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Questions and Answers about Unemployment during COVID-19


Can I get unemployment benefits if I am not working because of COVID-19?

Yes. You may be eligible if

  • your employer terminated you, furloughed you, or laid you off;
  • you are self-quarantining; or
  • you are the primary caregiver for children whose school is closed.

You should also apply for unemployment if you quit because the work conditions were creating an unreasonable risk to your health. In this case, you must have told your employer about the risky working conditions and your employer must not have done anything to fix the problem.

You may not be able to get unemployment if you quit when you could have taken paid leave.

Can I get unemployment benefits if I quit when I was able to telework?


When and where should I apply for unemployment?

Apply as soon as you stop working. You may not be paid benefits for past weeks if you delay filing.

Apply at the Connecticut Department of Labor (DOL) website:

If you do not have internet access on a computer or a phone, you can apply by calling the DOL at one of these numbers:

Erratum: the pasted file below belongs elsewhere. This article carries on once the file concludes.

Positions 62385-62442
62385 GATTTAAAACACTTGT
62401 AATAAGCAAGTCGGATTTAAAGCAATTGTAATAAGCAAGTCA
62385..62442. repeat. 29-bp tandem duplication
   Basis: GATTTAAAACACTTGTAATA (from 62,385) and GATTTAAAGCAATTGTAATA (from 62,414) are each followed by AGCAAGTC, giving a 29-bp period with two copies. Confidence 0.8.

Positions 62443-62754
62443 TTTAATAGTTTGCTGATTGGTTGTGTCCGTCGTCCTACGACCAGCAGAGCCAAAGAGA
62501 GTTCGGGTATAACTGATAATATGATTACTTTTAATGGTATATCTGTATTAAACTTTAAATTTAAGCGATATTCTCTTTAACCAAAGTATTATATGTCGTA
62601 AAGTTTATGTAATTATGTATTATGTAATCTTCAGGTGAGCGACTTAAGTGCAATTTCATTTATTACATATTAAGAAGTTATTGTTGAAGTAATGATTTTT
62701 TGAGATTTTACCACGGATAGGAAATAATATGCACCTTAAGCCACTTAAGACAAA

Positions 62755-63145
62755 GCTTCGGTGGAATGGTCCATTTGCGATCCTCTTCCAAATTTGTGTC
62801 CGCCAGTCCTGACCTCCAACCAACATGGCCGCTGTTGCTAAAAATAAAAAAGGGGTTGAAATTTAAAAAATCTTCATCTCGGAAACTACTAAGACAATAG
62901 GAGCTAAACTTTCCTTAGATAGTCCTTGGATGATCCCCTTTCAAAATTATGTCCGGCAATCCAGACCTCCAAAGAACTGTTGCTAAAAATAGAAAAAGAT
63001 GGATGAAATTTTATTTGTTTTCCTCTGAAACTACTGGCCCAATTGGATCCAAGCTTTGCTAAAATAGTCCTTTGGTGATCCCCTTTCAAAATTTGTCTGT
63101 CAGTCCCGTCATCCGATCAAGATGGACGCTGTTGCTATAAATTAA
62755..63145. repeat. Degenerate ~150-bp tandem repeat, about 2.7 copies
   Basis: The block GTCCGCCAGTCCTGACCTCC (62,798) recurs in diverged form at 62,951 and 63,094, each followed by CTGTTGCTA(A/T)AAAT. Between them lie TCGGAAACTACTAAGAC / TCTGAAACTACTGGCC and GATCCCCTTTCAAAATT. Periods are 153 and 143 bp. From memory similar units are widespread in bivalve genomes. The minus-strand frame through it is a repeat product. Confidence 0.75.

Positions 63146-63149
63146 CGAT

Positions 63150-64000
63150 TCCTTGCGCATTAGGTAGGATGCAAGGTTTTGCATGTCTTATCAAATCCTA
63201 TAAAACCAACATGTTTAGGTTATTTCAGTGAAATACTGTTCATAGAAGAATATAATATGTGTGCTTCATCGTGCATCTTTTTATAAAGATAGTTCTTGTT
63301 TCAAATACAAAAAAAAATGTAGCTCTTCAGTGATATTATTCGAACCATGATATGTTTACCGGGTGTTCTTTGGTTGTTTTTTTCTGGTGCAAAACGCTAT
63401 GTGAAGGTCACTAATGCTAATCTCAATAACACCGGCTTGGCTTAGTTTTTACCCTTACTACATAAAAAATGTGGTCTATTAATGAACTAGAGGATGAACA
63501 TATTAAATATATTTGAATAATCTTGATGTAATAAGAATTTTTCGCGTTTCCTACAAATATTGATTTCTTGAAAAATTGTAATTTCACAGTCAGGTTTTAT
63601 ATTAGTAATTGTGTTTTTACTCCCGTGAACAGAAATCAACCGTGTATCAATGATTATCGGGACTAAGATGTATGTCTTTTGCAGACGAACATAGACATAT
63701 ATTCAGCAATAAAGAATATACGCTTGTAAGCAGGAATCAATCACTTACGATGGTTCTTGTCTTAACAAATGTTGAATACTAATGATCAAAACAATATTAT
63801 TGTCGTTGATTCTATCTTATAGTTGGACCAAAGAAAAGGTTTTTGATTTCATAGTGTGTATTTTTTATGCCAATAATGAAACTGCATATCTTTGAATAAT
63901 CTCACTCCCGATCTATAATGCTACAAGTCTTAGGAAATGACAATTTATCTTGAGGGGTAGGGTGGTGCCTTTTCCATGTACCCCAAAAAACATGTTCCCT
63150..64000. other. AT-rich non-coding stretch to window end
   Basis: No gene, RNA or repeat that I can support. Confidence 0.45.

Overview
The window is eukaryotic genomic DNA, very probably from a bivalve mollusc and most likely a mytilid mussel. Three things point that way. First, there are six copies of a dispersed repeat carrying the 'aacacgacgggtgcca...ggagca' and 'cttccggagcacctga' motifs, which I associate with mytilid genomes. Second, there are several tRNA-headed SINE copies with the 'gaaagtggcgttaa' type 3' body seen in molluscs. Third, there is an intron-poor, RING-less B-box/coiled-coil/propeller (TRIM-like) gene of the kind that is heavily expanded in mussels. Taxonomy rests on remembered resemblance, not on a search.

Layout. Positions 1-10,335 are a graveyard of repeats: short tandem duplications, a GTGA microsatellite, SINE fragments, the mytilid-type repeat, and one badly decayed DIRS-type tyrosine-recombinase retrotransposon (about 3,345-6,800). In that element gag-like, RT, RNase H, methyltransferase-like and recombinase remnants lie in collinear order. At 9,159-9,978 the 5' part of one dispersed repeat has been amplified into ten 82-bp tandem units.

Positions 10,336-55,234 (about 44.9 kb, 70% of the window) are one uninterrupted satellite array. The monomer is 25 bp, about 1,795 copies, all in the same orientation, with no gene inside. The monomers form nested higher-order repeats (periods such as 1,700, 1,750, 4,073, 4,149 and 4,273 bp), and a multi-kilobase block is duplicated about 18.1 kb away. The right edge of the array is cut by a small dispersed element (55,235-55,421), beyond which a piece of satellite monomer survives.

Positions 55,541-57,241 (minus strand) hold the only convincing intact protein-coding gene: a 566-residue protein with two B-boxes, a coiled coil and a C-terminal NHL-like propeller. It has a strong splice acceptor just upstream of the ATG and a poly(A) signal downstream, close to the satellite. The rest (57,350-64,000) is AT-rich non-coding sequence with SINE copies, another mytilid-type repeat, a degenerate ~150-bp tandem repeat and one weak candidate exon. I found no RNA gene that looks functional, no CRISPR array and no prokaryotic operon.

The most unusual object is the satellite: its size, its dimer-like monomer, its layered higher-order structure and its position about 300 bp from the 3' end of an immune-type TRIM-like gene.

Is it easy to file for unemployment benefits?

You will need to have patience. It may be difficult to get into the online filing system because so many people are filing claims. It is a two-part process. You have to set up your benefit payments method (direct deposit or debit card) if you have not collected unemployment before. And you have to answer questions about your eligibility.

Follow the special instructions on the website if you are filing a COVID-19 related claim.

How long will it take to get unemployment benefits?

It may take two weeks because tens of thousands of people have filed claims recently. Your claim will be processed more quickly if you can say that you have been furloughed by your employer. Furloughed means that you think your employer will ask you to come back to work when the COVID-19 crisis is over.

How much will I get in unemployment benefits?

Your weekly benefit depends on how much you earned. The recent average weekly benefit was $403. The most you can get in state benefits is $649 per week. You can get an additional $15 per week for each dependent. In addition, if eligible, you will also get an additional $600 per week from the Pandemic Unemployment Compensation (PUC) program starting March 27, 2020 and ending on July 31, 2020.

For how many weeks can I collect unemployment?

You can collect regular state benefits for 26 weeks in a one-year period. As of March 27, 2020, if you are eligible, you can get an additional 13 weeks – a total of 39 weeks – from federal Pandemic Emergency Unemployment Compensation (PEUC) after you have received your regular benefits for all 26 weeks. The state Department of Labor will process your PEUC claim.

There may be additional weeks of benefits after PEUC ends through a program called Extended Benefits.

Yes – you should file a claim for partial unemployment. You will get a reduced benefit (the DOL deducts 2/3 of your gross wages from your weekly benefit) plus the full $600 Pandemic Unemployment Compensation.